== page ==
Feb 07 2009
prev sibling parent downs <default_357-line yahoo.de> writes:
Bill Baxter wrote:
 On Sat, Feb 7, 2009 at 8:54 AM, bearophile <bearophileHUGS lycos.com> wrote:
 Rainer Deyke:
 It's a question of consistent patterns versus special cases.

There's also a famous quote about this, "Programming languages should be designed not by piling feature on top of feature, but by removing the weaknesses and restrictions that make additional features appear necessary." But in practice the large part of programmers work with languages like Java, C, C++, C#, Python, modern basic variants, etc despite they have much more restrictions compared to Scheme. This is a long thing to explain, and I don't have enough space in this tight post to explain it, but the short version is that removing "special cases" as allowing !+ makes the language worse, less easy to use, more bug-prone, and generally less good.

Note that D already has things like !>.

Well yeah, but note that it can be pronounced "not bigger", as opposed to !+.
Feb 07 2009
prev sibling next sibling parent Bill Baxter <wbaxter gmail.com> writes:
On Sat, Feb 7, 2009 at 8:54 AM, bearophile <bearophileHUGS lycos.com> wrote=
:
 Rainer Deyke:
 It's a question of consistent patterns versus special cases.

You may think that for humans it's better to have a very orthogonal langu=

 There's also a famous quote about this, "Programming languages should be =

esses and restrictions that make additional features appear necessary." But= in practice the large part of programmers work with languages like Java, C= , C++, C#, Python, modern basic variants, etc despite they have much more r= estrictions compared to Scheme.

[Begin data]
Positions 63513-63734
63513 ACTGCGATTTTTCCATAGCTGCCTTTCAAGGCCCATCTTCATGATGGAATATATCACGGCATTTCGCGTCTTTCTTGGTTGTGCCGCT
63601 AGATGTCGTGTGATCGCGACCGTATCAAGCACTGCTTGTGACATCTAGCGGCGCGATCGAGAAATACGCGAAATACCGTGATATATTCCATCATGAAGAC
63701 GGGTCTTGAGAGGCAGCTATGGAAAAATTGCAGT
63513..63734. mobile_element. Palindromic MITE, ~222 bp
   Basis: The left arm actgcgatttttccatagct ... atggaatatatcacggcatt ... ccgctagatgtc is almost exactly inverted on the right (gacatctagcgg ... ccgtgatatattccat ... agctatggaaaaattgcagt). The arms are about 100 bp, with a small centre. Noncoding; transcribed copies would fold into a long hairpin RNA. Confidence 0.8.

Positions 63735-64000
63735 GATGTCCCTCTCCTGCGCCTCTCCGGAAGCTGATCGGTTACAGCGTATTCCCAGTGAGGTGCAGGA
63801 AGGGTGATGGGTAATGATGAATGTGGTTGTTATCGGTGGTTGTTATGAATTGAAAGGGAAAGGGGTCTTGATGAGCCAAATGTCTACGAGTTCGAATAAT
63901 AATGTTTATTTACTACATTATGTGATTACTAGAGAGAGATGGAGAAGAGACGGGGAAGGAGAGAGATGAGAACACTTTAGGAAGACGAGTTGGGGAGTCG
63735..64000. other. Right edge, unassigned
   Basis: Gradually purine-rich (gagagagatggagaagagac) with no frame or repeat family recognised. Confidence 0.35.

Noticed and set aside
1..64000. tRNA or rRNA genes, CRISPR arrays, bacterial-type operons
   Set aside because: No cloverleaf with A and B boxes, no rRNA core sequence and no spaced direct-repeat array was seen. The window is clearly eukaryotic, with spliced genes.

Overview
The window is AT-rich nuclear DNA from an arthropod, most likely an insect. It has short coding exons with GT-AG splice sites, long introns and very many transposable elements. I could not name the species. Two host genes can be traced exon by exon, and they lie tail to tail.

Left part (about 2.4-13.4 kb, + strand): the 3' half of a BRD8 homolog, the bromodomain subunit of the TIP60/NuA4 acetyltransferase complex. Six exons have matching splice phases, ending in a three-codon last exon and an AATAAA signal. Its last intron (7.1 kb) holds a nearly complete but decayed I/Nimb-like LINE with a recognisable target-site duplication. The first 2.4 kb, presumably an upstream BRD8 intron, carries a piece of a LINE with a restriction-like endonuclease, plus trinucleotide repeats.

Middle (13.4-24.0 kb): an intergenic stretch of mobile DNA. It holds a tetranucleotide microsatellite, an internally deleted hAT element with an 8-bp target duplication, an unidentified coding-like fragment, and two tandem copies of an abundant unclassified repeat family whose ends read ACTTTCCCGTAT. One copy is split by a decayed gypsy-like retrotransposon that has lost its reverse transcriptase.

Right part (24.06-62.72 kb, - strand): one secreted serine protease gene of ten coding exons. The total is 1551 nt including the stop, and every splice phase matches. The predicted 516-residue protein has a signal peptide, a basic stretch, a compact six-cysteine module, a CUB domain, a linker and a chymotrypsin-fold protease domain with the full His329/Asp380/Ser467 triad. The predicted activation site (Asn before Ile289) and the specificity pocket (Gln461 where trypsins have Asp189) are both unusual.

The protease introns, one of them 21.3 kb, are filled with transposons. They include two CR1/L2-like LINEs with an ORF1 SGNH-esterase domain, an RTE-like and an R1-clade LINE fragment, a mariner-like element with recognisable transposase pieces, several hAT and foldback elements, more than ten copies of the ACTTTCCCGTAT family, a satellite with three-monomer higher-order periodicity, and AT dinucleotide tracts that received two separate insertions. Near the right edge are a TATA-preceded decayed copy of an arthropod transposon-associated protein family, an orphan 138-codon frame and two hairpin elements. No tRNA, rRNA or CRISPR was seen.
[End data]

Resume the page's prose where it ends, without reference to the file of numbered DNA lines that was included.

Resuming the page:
This is a long thing to explain, and I don't have enough space in this ti=

es" as allowing !+ makes the language worse, less easy to use, more bug-pro= ne, and generally less good. Note that D already has things like !>. But quoth the spec: "For floating point comparison operators, (a !op b) is *NOT* the same as !(a op b)." [emphasis added] But anyway I wholeheartedly agree that (a !in b) should exist and it should be the same as !(a in b). I think the principle of least surprise is generally a good one to follow. And I think most people are surprised that (a !is b) means !(a is b), while the same is not true of (a !in b). --bb
Feb 06 2009
prev sibling parent "Simen Kjaeraas" <simen.kjaras gmail.com> writes:
On Sat, 07 Feb 2009 00:39:33 +0100, Rainer Deyke <rainerd eldwood.com> wrote:

 (Of course '!=' (as the opposite of '==' as opposed to '=') is already a
 special case, so perhaps defining the '!<op>' operators individually is
 unavoidable.  'a !== b' as '!(a == b)' would work, but 'a != b' as '!(a
 = b)' would be very weird and inconsistent with other languages.)

From the identity (a != b) == !(a == b), you could argue that (a !<op> b) == !(a <op>= b), but I can hardly see that being better. :p -- Simen
Feb 08 2009